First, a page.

Thinking critically about inequities: Highlights from APHA

printer friendlyprinter friendly

This year's annual American Public Health Association conference was filled with folks thinking critically about the inequities facing our society and proposing creative ways to address them. It was held in Washington, D.C., with the city's fall colors forming a beautiful backdrop for the event. But besides the gorgeous scenery, it was the speakers who made the conference memorable and whose messages stay with me now.

I was privileged to listen to nationally prominent public health researchers and activists present their work. Here is a snapshot of a few of my favorite experiences and new ideas learned. Epidemiologist and Harvard professor Dr. Nancy Krieger kicked off a session on discrimination and public health by reporting compelling data linking exposure to racial discrimination to a variety of adverse health outcomes. She employed both explicit and implicit measures to capture a deep understanding of how folks experience and represent their exposure to situations of discrimination.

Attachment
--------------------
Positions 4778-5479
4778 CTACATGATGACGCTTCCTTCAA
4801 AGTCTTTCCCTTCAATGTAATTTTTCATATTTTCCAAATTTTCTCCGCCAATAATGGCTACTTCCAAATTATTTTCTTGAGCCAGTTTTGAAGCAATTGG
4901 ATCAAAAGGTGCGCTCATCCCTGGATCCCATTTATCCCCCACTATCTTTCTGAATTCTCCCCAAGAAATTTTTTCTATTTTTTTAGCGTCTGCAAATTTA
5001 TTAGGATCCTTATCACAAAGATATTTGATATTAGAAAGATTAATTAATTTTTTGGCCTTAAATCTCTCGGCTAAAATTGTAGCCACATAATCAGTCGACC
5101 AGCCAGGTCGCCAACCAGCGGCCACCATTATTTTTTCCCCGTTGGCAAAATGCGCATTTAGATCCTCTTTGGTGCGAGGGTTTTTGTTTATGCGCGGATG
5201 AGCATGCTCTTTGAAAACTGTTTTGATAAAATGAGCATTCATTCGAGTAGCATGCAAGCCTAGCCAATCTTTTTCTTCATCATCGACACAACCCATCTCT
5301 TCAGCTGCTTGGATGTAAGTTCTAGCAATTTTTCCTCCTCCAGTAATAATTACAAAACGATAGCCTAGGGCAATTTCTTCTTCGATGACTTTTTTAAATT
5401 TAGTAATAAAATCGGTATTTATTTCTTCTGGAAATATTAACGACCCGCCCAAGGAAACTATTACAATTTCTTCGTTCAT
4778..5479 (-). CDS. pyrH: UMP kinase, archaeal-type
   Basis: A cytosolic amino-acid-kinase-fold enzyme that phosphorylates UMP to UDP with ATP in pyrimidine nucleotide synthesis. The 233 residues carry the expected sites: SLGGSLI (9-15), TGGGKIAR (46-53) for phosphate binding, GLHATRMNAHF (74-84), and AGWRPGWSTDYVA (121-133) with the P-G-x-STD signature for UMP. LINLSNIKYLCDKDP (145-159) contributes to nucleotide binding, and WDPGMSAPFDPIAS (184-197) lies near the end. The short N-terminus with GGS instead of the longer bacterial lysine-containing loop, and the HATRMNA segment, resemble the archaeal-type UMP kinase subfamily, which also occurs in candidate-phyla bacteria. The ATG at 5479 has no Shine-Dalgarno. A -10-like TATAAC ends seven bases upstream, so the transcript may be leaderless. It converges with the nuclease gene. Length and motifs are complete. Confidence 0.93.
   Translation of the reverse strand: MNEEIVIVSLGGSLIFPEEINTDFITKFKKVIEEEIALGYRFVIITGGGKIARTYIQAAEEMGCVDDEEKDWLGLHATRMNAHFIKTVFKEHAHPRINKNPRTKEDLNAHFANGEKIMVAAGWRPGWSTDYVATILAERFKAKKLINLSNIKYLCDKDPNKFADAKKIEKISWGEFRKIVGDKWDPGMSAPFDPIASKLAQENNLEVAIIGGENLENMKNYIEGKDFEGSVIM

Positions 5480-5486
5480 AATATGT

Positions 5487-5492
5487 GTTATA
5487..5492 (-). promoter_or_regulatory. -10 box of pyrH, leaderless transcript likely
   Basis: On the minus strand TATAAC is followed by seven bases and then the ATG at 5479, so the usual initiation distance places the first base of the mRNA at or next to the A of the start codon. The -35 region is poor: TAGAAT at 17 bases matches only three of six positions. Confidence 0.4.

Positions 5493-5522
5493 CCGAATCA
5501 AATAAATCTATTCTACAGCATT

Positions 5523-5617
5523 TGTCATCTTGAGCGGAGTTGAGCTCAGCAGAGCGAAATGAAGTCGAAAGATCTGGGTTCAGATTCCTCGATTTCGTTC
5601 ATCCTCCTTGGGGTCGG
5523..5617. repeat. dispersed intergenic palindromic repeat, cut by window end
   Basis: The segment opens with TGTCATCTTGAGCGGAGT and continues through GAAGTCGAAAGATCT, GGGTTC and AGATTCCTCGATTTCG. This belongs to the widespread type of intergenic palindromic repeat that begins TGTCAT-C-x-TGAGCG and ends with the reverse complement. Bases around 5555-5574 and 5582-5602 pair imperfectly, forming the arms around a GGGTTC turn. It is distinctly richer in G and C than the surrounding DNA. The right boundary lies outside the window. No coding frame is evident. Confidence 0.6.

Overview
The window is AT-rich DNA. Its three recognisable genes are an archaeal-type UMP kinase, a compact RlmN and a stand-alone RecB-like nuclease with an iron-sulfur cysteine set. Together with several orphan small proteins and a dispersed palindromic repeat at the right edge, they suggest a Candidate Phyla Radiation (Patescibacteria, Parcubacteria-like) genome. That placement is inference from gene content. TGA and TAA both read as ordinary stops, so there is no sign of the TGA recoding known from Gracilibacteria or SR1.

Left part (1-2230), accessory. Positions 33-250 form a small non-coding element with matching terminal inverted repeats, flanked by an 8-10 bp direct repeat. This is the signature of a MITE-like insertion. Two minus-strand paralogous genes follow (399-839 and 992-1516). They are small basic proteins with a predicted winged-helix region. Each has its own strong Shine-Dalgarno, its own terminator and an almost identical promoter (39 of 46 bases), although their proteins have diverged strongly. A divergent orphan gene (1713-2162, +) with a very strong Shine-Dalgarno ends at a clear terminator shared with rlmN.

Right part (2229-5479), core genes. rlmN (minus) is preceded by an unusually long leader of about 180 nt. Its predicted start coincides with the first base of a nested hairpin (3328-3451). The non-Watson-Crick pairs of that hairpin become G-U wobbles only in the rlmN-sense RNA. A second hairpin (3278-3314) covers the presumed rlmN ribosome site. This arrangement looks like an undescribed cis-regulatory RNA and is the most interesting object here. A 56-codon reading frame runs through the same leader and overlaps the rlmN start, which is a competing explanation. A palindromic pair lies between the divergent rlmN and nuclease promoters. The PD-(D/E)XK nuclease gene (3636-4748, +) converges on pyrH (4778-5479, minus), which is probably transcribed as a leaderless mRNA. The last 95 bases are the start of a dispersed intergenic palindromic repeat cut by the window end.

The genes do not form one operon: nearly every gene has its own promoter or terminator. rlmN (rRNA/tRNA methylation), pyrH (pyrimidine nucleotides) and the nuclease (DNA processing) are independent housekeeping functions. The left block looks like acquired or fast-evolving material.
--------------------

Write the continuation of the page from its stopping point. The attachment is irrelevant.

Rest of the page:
Following Krieger on the same panel, the University of Washington's Dr. Karina Walters had the room in a hush as she reviewed how historical trauma and acts of microaggression -- daily interactions and messages that denigrate a community or its members -- each diminish the health of oppressed groups, in this case Native Americans. Walters connected her presentation to personal experience, relaying an incident that happened to her when a colleague asked her to deliver a guest lecture in full cultural dress so that she looked "like a Native American." Instead, Walters showed up in her best suit and lectured the entire time about microaggressions and their pernicious effects.